LARSON: I struggle with press days because it’s remarkably vulnerable. I fought against doing press for most of my career, and I felt deep discomfort getting ready for things, or even brushing my hair. And I think the only way for me to move with it is exactly what you’re saying, which is recognizing that there’s no way to do it perfect the whole time. It’s a tough thing. How do you do it in a way that still allows for people to have their own experience and for there to be some mystery involved in the process in a time where there’s just so much conversation about everything?
OLSEN: I’m unlearning a lot of stuff, and I’m trying to figure out how to be active on social media in a way that I’ve never been active before, touching upon or reposting articles that I think are interesting and informative. I’ve always considered myself worldly because I travel quite a bit and I’ve learned things about different cultures, but what I wasn’t informing myself on was how to say things out loud—not as somebody with celebrity, but as a human. Everyone in 2020 can have their own platform, but we have an audience already, so when you have an audience and you want to share important work that you care about, it’s only then another step forward to share what you think about the world. It’s a brave thing to do that, but you know what’s braver than that? People who are actually suffering and who don’t have a platform at all. That’s brave living.
LARSON: Do you worry about being misunderstood?
OLSEN: Yes and no. I don’t often read articles written about me. I’ll probably read this one. Words can just be construed so easily. Curiosity in general can be misconstrued as supportive. So it’s tricky right now to post anything, but I’m at this point where I’ve just said, “I’m going to make mistakes and that’s okay.” And everyone’s going to make mistakes. I’m okay with dealing with that. As far as my my music and my life, it bums me out when I am misunderstood, but what I need is very simple. I only need a handful of really close friends to understand me and work with me and grow with me. I don’t need to be understood by my audience. They don’t need to be my support system.
LARSON: That sounds healthy. Hearing you talk about this stuff, there’s obviously a lot that I relate to in navigating there being an audience for even the most basic of tasks. Suddenly things that maybe aren’t interesting normally, are interesting. I just find that to be a very unique experience.
OLSEN: Yeah, it’s hard out there. I don’t have quite the audience that you have, but in a small town, it is hard to go to the grocery store or anywhere without feeling like people are changing for you. It’s hard to get to know new people and trust that they don’t want something from you. I want to reach out to people on your level and be like, “Hey, I need some help.” But then I just feel like I’m so direct with people that it doesn’t always work, and they’re like, “You’re a psycho.”
LARSON: What? If you ever needed help, you know that I would…
OLSEN: I’m not talking about you. There’s a circle of people who are not very welcoming and will just ghost you and fall off, but show up at my shows. I don’t really do the transactional friendship thing well, but at the same time, it’s nice to meet people who are dealing with the same isolation and responsibility of feeling responsible for our audience, or feeling responsible for things that sometimes are completely out of our control. I’ve learned as a practice to always be really kind to people if they recognize me or want to talk with me because it might just be the most crazy day for them, but I’ve also learned to say, “Hey, it was so nice to meet you. I don’t really feel like a photo right now, but I hope you have the best day.”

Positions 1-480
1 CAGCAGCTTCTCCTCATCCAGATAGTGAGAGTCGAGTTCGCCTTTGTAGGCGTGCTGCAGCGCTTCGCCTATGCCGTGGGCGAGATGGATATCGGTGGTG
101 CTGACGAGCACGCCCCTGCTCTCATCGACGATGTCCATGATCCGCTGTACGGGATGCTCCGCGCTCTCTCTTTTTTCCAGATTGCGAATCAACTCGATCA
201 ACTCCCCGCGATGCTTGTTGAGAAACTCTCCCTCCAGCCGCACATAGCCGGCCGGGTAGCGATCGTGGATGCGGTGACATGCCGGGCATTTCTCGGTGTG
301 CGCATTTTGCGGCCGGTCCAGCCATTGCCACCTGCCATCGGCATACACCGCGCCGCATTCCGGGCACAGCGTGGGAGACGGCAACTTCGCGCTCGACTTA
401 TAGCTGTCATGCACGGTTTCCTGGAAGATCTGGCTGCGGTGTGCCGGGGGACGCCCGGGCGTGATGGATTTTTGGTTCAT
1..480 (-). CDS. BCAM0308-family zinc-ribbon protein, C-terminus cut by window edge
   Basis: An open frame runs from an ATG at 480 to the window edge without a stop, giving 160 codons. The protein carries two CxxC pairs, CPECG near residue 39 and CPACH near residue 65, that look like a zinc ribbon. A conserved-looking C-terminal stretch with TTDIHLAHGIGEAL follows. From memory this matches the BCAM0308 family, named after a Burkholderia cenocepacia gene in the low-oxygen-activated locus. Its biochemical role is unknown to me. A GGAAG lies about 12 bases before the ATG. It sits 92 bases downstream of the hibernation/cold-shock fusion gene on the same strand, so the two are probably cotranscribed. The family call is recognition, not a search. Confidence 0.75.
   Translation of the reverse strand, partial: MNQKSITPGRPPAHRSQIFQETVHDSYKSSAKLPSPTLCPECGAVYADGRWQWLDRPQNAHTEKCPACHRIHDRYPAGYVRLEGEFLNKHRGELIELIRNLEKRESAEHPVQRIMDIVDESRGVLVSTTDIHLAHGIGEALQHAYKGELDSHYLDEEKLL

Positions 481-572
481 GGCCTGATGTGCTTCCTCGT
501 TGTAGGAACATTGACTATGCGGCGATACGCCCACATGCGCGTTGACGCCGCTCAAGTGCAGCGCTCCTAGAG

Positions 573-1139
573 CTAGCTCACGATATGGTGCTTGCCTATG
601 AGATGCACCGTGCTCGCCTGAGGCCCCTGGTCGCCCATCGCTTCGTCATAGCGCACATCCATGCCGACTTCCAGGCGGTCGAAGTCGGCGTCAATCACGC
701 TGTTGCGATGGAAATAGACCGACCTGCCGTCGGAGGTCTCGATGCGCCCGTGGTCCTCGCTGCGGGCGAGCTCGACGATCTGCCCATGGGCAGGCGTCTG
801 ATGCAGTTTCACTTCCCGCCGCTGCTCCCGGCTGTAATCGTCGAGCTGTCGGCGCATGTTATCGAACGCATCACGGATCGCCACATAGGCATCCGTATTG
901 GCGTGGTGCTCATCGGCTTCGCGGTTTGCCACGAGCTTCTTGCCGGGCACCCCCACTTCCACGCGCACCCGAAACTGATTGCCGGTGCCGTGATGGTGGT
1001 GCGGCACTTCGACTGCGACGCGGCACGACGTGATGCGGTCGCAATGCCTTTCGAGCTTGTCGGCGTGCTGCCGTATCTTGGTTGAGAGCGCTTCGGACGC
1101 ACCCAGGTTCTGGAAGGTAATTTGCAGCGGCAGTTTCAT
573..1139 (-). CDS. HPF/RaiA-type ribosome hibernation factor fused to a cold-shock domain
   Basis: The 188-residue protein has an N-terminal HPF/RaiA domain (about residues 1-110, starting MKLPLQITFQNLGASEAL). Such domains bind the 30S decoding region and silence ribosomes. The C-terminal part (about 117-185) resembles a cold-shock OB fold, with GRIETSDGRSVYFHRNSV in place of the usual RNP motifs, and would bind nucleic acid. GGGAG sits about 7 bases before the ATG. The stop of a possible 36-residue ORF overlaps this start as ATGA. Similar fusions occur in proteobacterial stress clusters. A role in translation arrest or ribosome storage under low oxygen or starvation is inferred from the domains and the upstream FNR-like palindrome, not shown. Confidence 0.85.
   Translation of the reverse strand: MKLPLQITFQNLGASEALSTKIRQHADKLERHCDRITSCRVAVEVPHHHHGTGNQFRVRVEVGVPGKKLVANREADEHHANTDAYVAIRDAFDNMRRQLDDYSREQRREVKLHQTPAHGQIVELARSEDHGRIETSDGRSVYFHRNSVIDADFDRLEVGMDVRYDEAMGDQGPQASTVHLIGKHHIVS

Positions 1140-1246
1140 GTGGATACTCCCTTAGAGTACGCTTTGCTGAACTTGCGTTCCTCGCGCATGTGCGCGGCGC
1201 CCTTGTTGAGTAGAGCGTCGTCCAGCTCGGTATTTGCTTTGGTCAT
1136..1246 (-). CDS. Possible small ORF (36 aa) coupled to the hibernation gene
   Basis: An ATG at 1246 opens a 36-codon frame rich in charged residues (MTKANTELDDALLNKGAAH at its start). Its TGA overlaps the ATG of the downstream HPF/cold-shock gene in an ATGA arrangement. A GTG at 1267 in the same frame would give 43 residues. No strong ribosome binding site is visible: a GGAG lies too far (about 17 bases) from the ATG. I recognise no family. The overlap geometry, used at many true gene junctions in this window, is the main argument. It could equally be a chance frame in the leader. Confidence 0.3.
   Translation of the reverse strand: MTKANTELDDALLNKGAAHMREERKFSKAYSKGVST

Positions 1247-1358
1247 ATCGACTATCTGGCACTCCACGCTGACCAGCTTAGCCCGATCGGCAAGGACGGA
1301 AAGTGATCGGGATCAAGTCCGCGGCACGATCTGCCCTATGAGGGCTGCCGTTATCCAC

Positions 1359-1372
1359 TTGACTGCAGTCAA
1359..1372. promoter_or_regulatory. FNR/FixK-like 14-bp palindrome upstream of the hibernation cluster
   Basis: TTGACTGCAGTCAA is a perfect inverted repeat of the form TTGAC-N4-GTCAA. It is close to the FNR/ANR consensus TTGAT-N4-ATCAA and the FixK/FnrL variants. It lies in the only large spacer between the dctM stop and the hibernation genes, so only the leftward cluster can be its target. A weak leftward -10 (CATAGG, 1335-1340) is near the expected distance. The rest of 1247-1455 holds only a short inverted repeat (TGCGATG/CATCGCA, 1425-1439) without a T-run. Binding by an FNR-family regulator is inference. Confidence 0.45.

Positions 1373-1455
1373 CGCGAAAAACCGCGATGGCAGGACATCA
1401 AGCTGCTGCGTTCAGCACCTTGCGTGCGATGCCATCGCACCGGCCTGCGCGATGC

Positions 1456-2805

LARSON: You do that too? That’s what I do.
OLSEN: All the time.
LARSON: Oh my gosh, that’s so funny. I’ve had other, even more famous people that I’ve been with, be like, “Brie, you waste so much time, just take the photo.” And I’m like, “No, but I really want the interaction. I don’t want to feel like I’m just here for the Instagram.” I’d much rather actually take more time and feel like there was a connection and that we’re building community, rather than just be like, “Okay, I’m here.”
OLSEN: Like you’re a doll that somebody ran into. I think it’s difficult to describe the isolation that comes along with this thing that we do. It’s not something that you can really complain about, because we’re so lucky and blessed to be in the position in the first place, but we’re also just human and we’re allowed to make mistakes and we should be allowed to explore that and have our own healing process. A lot of this record is just me trying to be okay with balancing both worlds, the personal and the creative, and I think I’ll probably always be trying to do that.
LARSON: I was thinking about that today as I was listening to your record. Music has this way of punctuating and underscoring and literally harmonizing with whatever situation the person’s in that’s listening to it. I could listen to it while I was going for a walk, and while I was in the garden and while I was processing my own thoughts, but I can’t bring a movie with me as I’m walking. I mean, I guess I could, but that’d be weird. I’ve always appreciated the thought that you’ve put into it and what you’ve chosen to share. I feel a connectivity with it. And, I would say, based upon the fact that I’m interviewing you for Interview Magazine, that other people think that, too.